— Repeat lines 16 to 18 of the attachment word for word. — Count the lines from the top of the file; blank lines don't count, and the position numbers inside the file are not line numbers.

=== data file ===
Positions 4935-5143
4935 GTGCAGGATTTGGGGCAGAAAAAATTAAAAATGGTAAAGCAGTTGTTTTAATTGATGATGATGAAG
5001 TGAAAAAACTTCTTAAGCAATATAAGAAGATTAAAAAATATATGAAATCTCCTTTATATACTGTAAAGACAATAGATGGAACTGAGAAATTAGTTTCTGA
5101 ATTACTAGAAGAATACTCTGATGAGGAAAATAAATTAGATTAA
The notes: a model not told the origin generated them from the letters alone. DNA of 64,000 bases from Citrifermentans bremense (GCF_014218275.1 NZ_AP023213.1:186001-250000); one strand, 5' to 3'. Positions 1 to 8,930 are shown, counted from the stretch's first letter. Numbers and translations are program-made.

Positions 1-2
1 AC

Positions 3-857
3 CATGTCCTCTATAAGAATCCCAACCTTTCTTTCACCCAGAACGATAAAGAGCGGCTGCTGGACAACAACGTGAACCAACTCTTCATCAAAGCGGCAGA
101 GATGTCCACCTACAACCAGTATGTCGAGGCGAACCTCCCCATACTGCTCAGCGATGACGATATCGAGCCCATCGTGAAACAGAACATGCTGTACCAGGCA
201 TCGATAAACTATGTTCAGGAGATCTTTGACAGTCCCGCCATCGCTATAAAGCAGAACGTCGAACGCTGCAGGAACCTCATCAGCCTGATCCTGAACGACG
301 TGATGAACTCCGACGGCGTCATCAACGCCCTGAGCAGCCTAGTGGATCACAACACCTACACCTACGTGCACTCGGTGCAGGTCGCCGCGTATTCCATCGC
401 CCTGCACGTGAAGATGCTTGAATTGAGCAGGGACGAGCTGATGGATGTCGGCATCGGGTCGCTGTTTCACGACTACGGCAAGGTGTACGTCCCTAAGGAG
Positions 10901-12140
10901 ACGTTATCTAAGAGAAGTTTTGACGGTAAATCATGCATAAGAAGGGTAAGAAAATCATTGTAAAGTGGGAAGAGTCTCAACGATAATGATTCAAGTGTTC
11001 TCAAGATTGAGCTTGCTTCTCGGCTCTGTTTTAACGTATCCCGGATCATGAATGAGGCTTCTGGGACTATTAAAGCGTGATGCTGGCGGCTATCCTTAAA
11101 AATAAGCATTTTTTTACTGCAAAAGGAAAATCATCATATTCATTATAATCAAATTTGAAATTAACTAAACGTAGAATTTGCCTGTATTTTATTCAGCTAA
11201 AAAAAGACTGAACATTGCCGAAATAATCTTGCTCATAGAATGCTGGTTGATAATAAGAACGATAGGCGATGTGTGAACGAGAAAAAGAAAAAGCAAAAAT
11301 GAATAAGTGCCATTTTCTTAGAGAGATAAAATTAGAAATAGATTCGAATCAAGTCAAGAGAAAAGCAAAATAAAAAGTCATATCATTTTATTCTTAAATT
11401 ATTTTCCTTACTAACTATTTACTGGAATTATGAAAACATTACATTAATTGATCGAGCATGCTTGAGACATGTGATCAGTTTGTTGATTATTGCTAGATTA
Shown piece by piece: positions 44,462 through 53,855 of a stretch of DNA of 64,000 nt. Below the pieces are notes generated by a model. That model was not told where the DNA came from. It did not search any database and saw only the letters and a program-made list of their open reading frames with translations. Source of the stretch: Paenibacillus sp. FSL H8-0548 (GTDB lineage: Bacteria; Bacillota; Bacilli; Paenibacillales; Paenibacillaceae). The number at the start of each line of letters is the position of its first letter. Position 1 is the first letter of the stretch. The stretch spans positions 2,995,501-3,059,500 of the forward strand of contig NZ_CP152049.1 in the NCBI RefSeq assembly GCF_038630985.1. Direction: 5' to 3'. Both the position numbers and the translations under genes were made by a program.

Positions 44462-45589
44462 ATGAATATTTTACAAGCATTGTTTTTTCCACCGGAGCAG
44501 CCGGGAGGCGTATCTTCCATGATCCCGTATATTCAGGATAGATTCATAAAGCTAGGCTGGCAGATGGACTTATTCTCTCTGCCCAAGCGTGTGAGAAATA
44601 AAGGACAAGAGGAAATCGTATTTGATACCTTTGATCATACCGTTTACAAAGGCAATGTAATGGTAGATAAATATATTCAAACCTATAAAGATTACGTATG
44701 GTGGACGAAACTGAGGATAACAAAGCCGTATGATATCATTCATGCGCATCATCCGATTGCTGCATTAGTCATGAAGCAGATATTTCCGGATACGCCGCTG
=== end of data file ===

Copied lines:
11001 TCAAGATTGAGCTTGCTTCTCGGCTCTGTTTTAACGTATCCCGGATCATGAATGAGGCTTCTGGGACTATTAAAGCGTGATGCTGGCGGCTATCCTTAAA
11101 AATAAGCATTTTTTTACTGCAAAAGGAAAATCATCATATTCATTATAATCAAATTTGAAATTAACTAAACGTAGAATTTGCCTGTATTTTATTCAGCTAA
11201 AAAAAGACTGAACATTGCCGAAATAATCTTGCTCATAGAATGCTGGTTGATAATAAGAACGATAGGCGATGTGTGAACGAGAAAAAGAAAAAGCAAAAAT